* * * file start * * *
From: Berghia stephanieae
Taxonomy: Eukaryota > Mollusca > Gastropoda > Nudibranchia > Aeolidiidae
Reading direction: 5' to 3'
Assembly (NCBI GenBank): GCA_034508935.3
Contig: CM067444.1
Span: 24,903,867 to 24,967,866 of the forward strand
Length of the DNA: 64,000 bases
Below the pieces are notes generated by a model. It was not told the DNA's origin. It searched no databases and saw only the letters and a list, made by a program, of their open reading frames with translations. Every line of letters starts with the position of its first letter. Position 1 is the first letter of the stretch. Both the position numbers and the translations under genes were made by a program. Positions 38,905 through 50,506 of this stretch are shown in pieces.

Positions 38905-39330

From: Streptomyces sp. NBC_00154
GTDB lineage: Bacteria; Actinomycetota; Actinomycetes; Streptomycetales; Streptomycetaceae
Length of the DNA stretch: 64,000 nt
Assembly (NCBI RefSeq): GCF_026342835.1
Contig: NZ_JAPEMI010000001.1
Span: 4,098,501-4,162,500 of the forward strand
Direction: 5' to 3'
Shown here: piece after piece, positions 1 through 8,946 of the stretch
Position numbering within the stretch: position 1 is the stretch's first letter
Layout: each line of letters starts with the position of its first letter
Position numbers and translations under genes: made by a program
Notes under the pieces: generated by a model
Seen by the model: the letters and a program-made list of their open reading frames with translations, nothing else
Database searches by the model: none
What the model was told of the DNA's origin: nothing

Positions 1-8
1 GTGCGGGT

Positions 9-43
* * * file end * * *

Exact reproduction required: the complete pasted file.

From: Berghia stephanieae
Taxonomy: Eukaryota > Mollusca > Gastropoda > Nudibranchia > Aeolidiidae
Reading direction: 5' to 3'
Assembly (NCBI GenBank): GCA_034508935.3
Contig: CM067444.1
Span: 24,903,867 to 24,967,866 of the forward strand
Length of the DNA: 64,000 bases
Below the pieces are notes generated by a model. It was not told the DNA's origin. It searched no databases and saw only the letters and a list, made by a program, of their open reading frames with translations. Every line of letters starts with the position of its first letter. Position 1 is the first letter of the stretch. Both the position numbers and the translations under genes were made by a program. Positions 38,905 through 50,506 of this stretch are shown in pieces.

Positions 38905-39330

From: Streptomyces sp. NBC_00154
GTDB lineage: Bacteria; Actinomycetota; Actinomycetes; Streptomycetales; Streptomycetaceae
Length of the DNA stretch: 64,000 nt
Assembly (NCBI RefSeq): GCF_026342835.1
Contig: NZ_JAPEMI010000001.1
Span: 4,098,501-4,162,500 of the forward strand
Direction: 5' to 3'
Shown here: piece after piece, positions 1 through 8,946 of the stretch
Position numbering within the stretch: position 1 is the stretch's first letter
Layout: each line of letters starts with the position of its first letter
Position numbers and translations under genes: made by a program
Notes under the pieces: generated by a model
Seen by the model: the letters and a program-made list of their open reading frames with translations, nothing else
Database searches by the model: none
What the model was told of the DNA's origin: nothing

Positions 1-8
1 GTGCGGGT

Positions 9-43